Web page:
According to sub-section 195(1)(e) of the Constitution (basic values and principles governing public administration) ‘the people’s needs must be responded to, and the public must be encouraged to participate in policy-making’. In terms of sub-section 59(1), the National Assembly is mandated to ‘facilitate public involvement in the legislative and other processes of the Assembly and its committees; and conduct its business in an open manner, and hold its sittings, and those of its committees, in public’. Committee administration staff undermining Parliament in its associated obligations (for whatever reason) need to be held to account.
This version of the article was published on 16 September in Legalbrief Today, under Policy Watch. Juta Law owns the copyright. It is made available here with Juta's permission.
National Treasury’s decision to post the 2000 Promotion of Access to Information Act, the 2013 Protection of Personal Information Act and the 2018 protection of personal information regulations on its website yesterday has drawn attention to their significance for government institutions. That said, what prompted the decision is not clear. An accompanying media statement would have been helpful. Meanwhile, ordinary South Africans have yet to be notified how Parliament intends fulfilling its obligations under sub-section 59(1) of the Constitution now that the Protection of Personal Information Act is largely in force, notes Legalbrief's Pam Saxby.
In terms of this sub-section, among other things the National Assembly is mandated to ‘facilitate public involvement in the legislative and other processes of the ... (House) and its committees; and conduct its business in an open manner’. Yet, ever since Covid-19 disaster management regulations forced National Assembly and NCOP committees to hold their meetings virtually, some secretaries have stubbornly denied observers access to the written submissions underpinning oral representations during parliamentary hearings.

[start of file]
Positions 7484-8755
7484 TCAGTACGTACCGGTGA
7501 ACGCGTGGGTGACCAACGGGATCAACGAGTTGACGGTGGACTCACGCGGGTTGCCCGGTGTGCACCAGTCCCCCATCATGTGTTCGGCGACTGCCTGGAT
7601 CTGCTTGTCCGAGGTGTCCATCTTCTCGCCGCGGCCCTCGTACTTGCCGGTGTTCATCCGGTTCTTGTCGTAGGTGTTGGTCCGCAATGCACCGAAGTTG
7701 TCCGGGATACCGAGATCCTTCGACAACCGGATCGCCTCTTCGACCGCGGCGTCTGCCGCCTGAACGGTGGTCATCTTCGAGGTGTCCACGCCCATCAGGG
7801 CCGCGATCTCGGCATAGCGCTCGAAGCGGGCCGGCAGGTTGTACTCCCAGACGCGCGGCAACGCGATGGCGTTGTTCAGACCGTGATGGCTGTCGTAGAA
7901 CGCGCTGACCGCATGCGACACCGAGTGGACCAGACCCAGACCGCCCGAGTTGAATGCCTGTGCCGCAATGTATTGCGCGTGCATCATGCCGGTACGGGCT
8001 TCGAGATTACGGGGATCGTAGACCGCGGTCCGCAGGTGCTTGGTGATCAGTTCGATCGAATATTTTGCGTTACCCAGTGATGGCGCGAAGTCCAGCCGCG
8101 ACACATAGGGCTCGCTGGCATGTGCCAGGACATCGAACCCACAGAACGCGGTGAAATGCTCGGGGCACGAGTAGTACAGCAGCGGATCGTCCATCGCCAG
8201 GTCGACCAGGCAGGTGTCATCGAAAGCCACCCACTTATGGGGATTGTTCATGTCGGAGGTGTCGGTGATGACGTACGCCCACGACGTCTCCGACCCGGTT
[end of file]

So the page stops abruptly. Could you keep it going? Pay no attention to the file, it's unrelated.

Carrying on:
Surely, by now, the institution has come to an understanding of what is required to balance its obligations under the Protection of Personal Information Act with those under sub-section 59(1) of the Constitution? This is especially given that sub-section 195(1)(e) (basic values and principles governing public administration) makes it abundantly clear that ‘the people’s needs must be responded to, and the public must be encouraged to participate in policy-making’. If ordinary South Africans are to participate meaningfully, they need to be informed – a process that can only benefit from access to all submissions received during parliamentary hearings on new Bills.
Apparently, the Protection of Personal Information Act does not make consent a prerequisite to sharing a document containing personal information. That information can simply be redacted. Before Covid-19, piles of hard copies of written submissions and PowerPoint presentations were available during parliamentary hearings on the precinct. The deadlines set for accepting submissions on new Bills mean that they are usually with committee support staff well before parliamentary hearings take place. There is ample time for the redaction of any personal information included – which is usually in the cover note.